On climate change, it’s Donald Trump v the world

Analysis of statements from over 190 world leaders suggests Republican nominee for White House would be isolated as a climate denier

Donald Trump is defying convention with his casual approach to calling other world leaders (Pic: Gage Skidmore/Flickr)


Should he win November’s US presidential election, Donald Trump will be the only elected world leader to deny the science of climate change.

That’s the finding of a report from the Sierra Club after assessing the views of more than 190 heads of government.

“A review of the data indicates that Trump might very well be the only world leader not calling for urgent climate action,” says the report.

Some of the country’s closest allies are among the strongest supporters of tough climate action, with leaders in France, Israel, Canada, Australia, Germany and the UK backing the UN’s 2015 climate pact.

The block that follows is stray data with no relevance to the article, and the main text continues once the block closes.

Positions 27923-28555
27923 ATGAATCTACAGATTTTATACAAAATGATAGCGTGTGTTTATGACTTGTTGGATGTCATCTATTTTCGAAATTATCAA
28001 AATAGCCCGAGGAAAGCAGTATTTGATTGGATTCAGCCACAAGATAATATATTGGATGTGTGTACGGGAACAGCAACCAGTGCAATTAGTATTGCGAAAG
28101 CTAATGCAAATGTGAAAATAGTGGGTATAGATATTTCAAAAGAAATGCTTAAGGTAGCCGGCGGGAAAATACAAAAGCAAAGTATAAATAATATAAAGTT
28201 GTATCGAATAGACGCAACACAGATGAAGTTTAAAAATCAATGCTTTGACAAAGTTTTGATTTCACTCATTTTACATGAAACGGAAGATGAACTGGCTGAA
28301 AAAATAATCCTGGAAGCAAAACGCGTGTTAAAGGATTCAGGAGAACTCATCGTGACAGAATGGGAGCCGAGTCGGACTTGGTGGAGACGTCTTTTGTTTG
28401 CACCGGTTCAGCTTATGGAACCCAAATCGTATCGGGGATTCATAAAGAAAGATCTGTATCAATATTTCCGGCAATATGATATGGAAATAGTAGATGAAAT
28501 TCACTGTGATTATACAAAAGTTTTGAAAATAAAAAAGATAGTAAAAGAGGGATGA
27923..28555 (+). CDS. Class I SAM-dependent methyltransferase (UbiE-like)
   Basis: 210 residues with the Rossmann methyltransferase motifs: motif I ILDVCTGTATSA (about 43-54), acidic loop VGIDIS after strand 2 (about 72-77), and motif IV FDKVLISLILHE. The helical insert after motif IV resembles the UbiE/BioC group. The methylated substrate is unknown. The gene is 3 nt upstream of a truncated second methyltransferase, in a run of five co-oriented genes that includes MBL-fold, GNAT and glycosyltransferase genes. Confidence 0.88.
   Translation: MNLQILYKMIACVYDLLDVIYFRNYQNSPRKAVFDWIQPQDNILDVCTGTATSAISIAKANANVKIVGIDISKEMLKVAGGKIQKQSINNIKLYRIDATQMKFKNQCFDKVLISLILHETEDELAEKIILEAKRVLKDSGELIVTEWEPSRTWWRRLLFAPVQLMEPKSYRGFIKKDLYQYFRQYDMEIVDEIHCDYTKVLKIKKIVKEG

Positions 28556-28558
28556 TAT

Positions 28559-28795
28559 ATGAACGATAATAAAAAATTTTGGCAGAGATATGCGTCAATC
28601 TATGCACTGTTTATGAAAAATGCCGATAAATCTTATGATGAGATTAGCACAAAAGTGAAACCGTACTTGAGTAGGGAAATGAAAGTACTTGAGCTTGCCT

Even major oil producers now accept the science: Saudi Arabia, Qatar, the United Arab Emirates, Iran and Russia all approved the Paris deal.

Speaking in the French capital during last December’s conference, Vladimir Putin spoke of his support for a plan to limit warming to below 2C, according to a speech on the Kremlin website.

In contrast, “bullshit”, “hoax” and “mythical” are some of the words used by Trump to describe climate change.

The Republican candidate has suggested it could be a Chinese conspiracy (although he later said that was a joke), and threatened to “cancel” the Paris climate deal if he comes to power.

Results from the election will be announced in the middle of the UN’s 2016 climate summit in Marrakech, and may determine how much progress can be made at the meeting.

In contrast to Trump, analysts say Democrat contender Hillary Clinton could run on the most ambitious climate platforms ever seen in a White House race.

Released this week, Clinton’s policies include tougher tests for fracking and new pipelines, a carbon tax and incentives for renewables.

“The entire landscape of America’s energy policy will be changed if (Hillary Clinton) follows her word here,” veteran US environmental campaigner Bill McKibben told the Guardian.

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